Sunday, January 13, 2013

Influenza, Nostalgia, Science, Ethics, and Me

(Centers for Disease Control and Prevention, used w/o permission)
"A Weekly Influenza Surveillance Report Prepared by the Influenza Division"
(Week ending January 5, 2013)

The Centers for Disease Control and Prevention (CDC) noted that we've now got a flu epidemic in America. I see that Canada has a similar problem:
I posted a short list of resources from the CDC and NIH yesterday, plus why it's okay to stay healthy:
Believing that being healthy, and trying to stay that way, is okay may seem obvious. Folks get odd ideas now and then, and I'll get back to that.

Nostalgia and Current Events

My guess is that a hundred years or so from now, some folks will yearn for 'those wonderful decades of the early 21st century.'

Comparing their current events to the best of this era, it may seem that in the 'good old days' of 2013 people were good; and kind; and devout; and all was right with the world.

That's not what I'm experiencing right now, but I'm living in this period: not looking back on it through rose colored glasses.

Science, Technology, Religion, and the 'Good Old Days'

It seems easy to look back at 'simpler' times, and forget unpleasant details. Here's part of why I don't miss the 'good old days:'
Loathing technology was fashionable recently. Maybe it was an overreaction to the earlier notion that science and technology will solve all our problems. I think both ideas are silly, but I can see how someone could believe either.

Today, most Americans have become accustomed to clean water and comparatively good health. Many of us also have to deal with smog, traffic jams, and daytime television programming.

Folks living in the 19th and early 20th centuries were becoming accustomed to a fairly steady stream of inventions, including:
  • 1801 to 1899
    • Anesthesia
    • Antiseptics
    • The Jacquard Loom
    • The McCormick reaper
    • Steam locomotives
    • The telegraph
    • A variety of electric lighting devices
      ( 1800s)
  • 1900 to 1950
    • Air conditioners
    • Kidney dialysis machines
    • Neon lights
    • Penicillin
    • Talking motion pictures
    • Radio transmitters and receivers
    • Zeppelins
      • Okay: so not all inventions caught on
      ( 1900s)
While this was going on, a remarkable number of loudly-religious folks were insisting that Earth was about 6,000 years old, and that science was evil.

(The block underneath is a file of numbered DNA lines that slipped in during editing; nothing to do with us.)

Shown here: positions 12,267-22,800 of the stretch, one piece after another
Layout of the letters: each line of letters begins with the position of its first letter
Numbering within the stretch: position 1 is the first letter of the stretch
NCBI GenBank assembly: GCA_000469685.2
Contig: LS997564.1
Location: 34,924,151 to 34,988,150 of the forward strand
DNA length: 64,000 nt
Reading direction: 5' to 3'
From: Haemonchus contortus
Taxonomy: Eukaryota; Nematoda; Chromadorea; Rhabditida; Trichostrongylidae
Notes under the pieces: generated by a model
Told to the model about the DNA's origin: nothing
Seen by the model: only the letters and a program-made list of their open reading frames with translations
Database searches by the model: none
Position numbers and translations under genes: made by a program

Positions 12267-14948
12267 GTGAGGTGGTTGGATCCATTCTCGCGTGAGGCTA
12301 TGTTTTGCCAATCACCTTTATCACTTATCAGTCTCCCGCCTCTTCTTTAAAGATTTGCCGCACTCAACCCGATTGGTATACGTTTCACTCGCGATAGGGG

Small wonder that some folks who preferred health to disease, and didn't fear learning more about this astounding universe, started wondering whether "religion" made sense.

I decided that God makes sense, and that religion isn't necessarily a psychiatric condition. I also became a Catholic.

Using Our Brains

Getting back to staying healthy, and odd ideas: I think health and life are precious. I also think that God gave each of us a brain, and expects us to use it.

Being able to do something doesn't necessarily mean it's okay, though: which reminds me of Marlowe's Faust, movies like "The Man With the X-Ray Eyes," and that's another topic. (November 28, 2011)

Our intentions, what we want to accomplish, matter, but 'doing evil that good may follow' isn't allowed. (Catechism of the Catholic Church, 1759)

Health and Ethics

Some folks are famous for letting themselves get sick, like Saint Damien of Molokai. Not that he tried to get sick, and that's almost another topic. (May 11, 2010)

Although risking life and health for the sake of others can be a good idea, the Catholic Church says that staying alive and healthy is also a good idea:
"Life and physical health are precious gifts entrusted to us by God. We must take reasonable care of them, taking into account the needs of others and the common good."
(Catechism, 2288)
On the other hand, obsession with health and fitness is a very bad idea. (Catechism, 2289)

More good ideas:
  • Scientific research
  • Organ transplants
    (Catechism, 2296)
Organ transplants are fine, but not killing someone and breaking down the body for parts: not even if someone else really needs a transplant. It's those pesky 'ethics' again. (Catechism, 2296)

Ethics and an Infected Tooth

On a more personal note, one of my teeth needs to be removed. A premolar that's been rebuilt twice finally got an infection around the root. I'm quite sure that trying to fix that tooth earlier, and removing it now, is taking "reasonable care" of my health.

By noon tomorrow, I'll have one less tooth. After that, the question is whether it makes sense to try replacing it: and if so, which of several methods to use.

If it was just a matter of having an attractive smile, I wouldn't bother with any sort of replacement. That premolar served a function, though: and leaving a gap might affect other teeth. It's hardly a 'life or death' decision, happily.

The sort of "vanity" involved here is more of the Eccliastes 1:2 preoccupation with worldly things, than being overly concerned about appearance: and that's - you guessed it - yet another topic. (November 6, 2010)

Somewhat-related posts:

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Marian Apparition: Champion, Wisconsin

Background:Posts in this blog: In the news:

What's That Doing in a Nice Catholic Blog?

From time to time, a service that I use will display links to - odd - services and retailers.

I block a few of the more obvious dubious advertisers.

For example: psychic anything, numerology, mediums, and related practices are on the no-no list for Catholics. It has to do with the Church's stand on divination. I try to block those ads.

Sometime regrettable advertisements get through, anyway.

Bottom line? What that service displays reflects the local culture's norms, - not Catholic teaching.